There are 2 kinds of warfare: asymmetrical and stupid. —DR. CONRAD CRANE, DIRECTOR OF THE U.S. ARMY HISTORICAL SOCIETY AND AUTHOR OF THE U.S. ARMY/MARINE CORPS COUNTERINSURGENCY FIELD MANUAL
I have a client who competes with Starbucks. Or at least that is what they think. I don’t think they do because they have no argument to win. What is Starbucks good at? There are other factors at play, but these are the main ones: They fill the middle between your home and work, and they are also known for making good enough coffee.
These are not attributes where my client can make a confident argument that they can win. And my client can’t just turn itself into a roaster. And it shouldn’t.
So what to do? The answer is simple but difficult: You do what the other guy can’t or won’t.
From a superficial view, my client is in the “co-working” business. What they want to do, is persuade the people “who go to Starbucks to work”, to come work at their co-working place. We are devising new ways to creating another option by answering this question: What argument can you win? And, is this argument valuable enough for people?
They do have some strong reasons why they should do that. The key, is making them relevant to other people.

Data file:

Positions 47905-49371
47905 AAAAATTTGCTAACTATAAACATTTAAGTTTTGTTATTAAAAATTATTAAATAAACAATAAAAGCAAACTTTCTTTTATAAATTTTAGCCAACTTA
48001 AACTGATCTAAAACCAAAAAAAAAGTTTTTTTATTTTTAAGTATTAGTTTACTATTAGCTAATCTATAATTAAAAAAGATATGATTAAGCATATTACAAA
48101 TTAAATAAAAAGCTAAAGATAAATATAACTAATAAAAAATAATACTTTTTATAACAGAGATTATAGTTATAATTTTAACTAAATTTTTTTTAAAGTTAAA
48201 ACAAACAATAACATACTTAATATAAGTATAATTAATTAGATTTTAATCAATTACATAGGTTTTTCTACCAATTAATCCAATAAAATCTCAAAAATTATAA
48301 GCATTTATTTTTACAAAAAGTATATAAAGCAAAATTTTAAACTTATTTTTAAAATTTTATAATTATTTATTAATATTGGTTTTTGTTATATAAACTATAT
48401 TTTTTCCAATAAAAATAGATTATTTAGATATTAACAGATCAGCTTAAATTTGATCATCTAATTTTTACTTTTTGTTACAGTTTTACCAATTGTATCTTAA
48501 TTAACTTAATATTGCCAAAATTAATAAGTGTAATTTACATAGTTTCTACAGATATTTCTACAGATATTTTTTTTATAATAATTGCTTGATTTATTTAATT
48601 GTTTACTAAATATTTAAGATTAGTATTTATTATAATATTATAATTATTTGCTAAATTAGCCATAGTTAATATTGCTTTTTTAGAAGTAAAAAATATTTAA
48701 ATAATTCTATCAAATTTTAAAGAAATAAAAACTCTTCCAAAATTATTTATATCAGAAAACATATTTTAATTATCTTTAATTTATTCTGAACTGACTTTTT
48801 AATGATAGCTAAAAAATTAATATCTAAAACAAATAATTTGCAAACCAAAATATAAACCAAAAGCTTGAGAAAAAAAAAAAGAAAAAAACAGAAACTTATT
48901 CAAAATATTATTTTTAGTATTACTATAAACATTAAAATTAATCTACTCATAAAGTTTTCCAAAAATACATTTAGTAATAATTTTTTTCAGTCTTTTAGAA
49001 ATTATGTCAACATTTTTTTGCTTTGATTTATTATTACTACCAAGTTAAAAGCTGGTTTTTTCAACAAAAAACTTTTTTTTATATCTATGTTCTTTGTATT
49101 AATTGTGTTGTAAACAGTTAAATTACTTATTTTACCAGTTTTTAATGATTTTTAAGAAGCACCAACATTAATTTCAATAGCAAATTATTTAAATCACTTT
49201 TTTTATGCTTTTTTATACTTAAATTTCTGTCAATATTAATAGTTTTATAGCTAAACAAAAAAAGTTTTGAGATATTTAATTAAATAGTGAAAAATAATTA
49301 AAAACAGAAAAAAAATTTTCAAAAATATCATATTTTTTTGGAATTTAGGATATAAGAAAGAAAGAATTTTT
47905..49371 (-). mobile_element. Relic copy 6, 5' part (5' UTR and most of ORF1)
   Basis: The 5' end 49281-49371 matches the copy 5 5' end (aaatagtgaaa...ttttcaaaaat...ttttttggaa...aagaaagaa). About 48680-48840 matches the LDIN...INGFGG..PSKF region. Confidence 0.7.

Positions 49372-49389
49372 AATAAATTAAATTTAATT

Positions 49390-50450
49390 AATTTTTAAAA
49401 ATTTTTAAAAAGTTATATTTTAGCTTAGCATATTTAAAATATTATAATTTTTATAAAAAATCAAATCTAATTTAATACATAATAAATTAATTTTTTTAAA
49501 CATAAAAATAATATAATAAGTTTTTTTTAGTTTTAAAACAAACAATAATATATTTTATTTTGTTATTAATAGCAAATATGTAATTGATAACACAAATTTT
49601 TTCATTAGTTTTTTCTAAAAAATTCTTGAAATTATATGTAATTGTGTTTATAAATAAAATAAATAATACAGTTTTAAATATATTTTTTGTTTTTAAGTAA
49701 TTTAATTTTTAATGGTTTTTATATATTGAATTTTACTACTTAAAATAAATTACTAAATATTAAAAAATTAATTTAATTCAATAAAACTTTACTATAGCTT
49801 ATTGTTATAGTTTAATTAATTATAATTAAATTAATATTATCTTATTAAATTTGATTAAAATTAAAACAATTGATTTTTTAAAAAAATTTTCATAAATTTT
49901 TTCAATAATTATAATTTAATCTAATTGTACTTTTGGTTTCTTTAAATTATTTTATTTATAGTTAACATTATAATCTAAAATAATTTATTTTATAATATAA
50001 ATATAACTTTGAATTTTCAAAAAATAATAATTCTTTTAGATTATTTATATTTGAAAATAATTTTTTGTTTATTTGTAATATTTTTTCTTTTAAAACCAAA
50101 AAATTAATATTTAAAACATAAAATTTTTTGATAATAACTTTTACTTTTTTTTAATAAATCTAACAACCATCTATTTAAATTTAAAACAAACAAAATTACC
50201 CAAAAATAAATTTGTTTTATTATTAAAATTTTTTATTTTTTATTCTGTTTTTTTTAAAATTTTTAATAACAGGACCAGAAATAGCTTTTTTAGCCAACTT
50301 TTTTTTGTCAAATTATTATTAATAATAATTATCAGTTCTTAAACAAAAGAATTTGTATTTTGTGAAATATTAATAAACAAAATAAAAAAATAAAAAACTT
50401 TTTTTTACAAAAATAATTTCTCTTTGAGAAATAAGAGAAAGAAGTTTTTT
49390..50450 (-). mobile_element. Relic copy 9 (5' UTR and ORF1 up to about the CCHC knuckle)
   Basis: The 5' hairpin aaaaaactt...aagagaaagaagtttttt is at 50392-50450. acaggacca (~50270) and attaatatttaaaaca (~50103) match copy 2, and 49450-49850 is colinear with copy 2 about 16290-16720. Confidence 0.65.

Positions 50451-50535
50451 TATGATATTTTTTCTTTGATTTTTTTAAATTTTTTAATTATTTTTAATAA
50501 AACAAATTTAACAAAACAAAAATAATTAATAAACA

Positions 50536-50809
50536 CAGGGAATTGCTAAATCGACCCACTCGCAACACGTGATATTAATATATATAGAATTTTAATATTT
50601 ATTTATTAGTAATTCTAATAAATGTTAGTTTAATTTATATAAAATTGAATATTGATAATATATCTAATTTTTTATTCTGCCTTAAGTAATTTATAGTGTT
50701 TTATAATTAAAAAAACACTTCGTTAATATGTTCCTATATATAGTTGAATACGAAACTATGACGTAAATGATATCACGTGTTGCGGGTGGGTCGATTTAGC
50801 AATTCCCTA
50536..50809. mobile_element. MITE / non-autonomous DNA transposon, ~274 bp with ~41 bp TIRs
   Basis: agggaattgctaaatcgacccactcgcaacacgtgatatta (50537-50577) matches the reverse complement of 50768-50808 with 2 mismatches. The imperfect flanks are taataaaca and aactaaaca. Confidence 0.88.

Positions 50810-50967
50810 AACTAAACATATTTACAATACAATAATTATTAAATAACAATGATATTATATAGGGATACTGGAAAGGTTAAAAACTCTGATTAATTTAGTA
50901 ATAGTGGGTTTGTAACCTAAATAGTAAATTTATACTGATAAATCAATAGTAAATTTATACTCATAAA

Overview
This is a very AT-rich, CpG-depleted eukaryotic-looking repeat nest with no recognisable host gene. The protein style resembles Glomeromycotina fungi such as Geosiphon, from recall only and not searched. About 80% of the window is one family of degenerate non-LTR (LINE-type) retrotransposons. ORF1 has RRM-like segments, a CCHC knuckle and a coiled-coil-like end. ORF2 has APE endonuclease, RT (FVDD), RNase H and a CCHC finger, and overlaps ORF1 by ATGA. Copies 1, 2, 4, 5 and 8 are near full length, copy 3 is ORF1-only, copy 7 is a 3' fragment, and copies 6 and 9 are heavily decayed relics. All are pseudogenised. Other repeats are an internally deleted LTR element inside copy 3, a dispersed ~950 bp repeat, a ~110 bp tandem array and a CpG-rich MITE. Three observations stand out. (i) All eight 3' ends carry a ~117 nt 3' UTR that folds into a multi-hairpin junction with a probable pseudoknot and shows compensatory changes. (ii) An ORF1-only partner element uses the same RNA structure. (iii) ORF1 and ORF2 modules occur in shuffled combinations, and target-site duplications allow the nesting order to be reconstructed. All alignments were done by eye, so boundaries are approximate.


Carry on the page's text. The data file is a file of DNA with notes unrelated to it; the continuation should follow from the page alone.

Create value in the cant’s and wont’s
A lot of businesses find themselves in this same situation where they are, directly or indirectly, competing against a larger and established competitor. There is this inherent tendency to match up with the other guy through outright or selective copying. But this isn’t the way to go about it.
To see further and deeper, you don’t benchmark against competitors, you benchmark against companies outside your industry to help you see other options. That is how you begin to create asymmetric differentiation. Of course, just being different for the sake of it should not be your motivation. Your motivation should be aligned to the wants and needs of people.
To be clear, I’m not saying benchmarking against competitors should not be done. You should benchmark against them to find areas where they are weak and then figure out a way to do that better. And that, is where it should end.
It is the same on the web. I’ve been asked about how to create a relevant presence online plenty of times. My answer always starts with these questions: What is your believable, relevant, and ownable? What do people believe to be true about you? What business are you really in?
Focus on that.
The point: Do what the other guy can’t or won’t, and figure out a way to create value there. Better to be perceived as different than as same.
Image credit: Jessica Hagy